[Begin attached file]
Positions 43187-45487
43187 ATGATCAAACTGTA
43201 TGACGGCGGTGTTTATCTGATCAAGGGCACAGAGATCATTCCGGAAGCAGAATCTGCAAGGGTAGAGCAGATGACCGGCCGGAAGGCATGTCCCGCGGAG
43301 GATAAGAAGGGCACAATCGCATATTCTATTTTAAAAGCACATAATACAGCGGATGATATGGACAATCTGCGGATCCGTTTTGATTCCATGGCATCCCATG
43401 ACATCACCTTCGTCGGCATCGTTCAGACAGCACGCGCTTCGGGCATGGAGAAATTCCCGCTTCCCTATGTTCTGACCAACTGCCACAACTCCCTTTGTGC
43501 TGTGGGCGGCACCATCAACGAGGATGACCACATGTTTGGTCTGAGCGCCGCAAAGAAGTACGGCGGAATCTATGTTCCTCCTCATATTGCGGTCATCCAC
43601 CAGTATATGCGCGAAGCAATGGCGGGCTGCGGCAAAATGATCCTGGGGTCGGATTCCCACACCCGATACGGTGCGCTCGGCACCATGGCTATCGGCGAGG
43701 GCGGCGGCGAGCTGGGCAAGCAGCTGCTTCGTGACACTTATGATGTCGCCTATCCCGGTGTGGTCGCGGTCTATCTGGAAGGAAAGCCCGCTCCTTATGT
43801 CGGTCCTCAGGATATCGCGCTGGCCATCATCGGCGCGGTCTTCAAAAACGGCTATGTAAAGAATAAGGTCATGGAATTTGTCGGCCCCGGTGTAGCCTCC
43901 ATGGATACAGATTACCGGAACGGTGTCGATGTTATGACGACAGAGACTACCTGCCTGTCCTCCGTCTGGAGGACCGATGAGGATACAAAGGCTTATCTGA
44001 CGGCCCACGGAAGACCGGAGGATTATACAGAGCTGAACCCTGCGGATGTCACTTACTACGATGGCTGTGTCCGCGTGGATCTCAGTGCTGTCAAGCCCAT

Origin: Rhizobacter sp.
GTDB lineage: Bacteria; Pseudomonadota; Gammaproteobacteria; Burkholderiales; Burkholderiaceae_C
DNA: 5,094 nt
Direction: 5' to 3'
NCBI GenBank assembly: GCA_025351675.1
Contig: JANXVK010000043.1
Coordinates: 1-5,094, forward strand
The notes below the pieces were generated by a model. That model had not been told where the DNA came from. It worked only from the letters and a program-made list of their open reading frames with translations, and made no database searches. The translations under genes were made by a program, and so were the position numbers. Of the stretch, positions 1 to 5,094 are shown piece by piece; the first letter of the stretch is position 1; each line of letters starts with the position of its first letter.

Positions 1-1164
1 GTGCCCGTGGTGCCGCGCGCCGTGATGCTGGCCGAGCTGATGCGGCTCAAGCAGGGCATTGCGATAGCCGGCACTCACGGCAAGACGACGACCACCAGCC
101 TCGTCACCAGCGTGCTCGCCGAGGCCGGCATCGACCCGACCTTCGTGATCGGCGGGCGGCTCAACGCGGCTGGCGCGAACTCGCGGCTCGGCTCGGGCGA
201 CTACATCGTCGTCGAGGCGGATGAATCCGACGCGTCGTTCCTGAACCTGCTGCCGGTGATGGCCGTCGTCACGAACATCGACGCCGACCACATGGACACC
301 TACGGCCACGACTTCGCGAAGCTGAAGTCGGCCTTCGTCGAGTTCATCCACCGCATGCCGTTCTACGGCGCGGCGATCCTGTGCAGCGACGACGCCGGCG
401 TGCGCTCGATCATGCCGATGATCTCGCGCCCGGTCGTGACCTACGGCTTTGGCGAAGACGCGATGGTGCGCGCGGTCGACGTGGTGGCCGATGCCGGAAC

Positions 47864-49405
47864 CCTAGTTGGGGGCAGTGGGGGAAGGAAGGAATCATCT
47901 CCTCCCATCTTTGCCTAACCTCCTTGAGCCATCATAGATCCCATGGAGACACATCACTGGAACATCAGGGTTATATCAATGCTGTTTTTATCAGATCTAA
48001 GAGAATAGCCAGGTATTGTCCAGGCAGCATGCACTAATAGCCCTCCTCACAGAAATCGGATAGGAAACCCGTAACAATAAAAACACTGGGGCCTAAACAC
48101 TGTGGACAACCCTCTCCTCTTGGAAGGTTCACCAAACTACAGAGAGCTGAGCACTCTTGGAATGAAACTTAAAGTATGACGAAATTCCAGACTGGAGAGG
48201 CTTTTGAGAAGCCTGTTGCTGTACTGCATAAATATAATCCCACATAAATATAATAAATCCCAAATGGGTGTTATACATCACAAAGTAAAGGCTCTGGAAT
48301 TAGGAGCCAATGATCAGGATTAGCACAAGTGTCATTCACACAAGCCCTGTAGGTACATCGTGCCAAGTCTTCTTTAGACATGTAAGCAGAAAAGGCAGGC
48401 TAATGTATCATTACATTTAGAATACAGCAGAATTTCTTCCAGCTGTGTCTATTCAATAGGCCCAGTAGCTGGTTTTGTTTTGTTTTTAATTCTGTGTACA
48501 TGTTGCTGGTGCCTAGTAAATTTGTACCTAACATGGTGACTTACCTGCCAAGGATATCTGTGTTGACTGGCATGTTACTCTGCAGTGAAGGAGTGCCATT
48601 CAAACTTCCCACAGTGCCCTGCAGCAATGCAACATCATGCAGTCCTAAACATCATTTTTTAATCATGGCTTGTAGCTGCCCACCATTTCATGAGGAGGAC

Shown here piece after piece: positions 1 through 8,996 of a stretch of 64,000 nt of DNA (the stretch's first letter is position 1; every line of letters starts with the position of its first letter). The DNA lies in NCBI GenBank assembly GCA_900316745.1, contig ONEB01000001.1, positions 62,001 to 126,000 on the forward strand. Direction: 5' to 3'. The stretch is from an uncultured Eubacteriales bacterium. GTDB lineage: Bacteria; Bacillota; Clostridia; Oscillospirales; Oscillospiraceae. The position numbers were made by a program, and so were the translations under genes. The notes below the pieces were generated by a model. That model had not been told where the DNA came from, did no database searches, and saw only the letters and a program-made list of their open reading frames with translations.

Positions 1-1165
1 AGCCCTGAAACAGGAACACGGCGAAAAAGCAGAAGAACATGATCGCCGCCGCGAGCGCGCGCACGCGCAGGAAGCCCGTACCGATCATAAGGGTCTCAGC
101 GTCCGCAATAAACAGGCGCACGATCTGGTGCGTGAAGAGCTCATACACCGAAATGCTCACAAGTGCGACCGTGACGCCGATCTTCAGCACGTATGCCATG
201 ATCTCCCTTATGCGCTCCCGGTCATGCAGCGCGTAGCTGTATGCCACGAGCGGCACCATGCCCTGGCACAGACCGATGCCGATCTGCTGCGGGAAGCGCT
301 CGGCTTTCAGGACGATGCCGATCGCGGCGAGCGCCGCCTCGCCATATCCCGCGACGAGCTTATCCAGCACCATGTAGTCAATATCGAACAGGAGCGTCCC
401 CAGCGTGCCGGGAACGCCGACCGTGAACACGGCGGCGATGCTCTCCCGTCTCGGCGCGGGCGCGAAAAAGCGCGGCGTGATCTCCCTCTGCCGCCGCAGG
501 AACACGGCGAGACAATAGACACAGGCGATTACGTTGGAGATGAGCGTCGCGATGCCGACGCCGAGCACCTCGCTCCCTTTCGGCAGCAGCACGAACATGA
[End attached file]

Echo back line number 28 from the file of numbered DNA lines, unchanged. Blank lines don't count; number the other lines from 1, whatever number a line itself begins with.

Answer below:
47901 CCTCCCATCTTTGCCTAACCTCCTTGAGCCATCATAGATCCCATGGAGACACATCACTGGAACATCAGGGTTATATCAATGCTGTTTTTATCAGATCTAA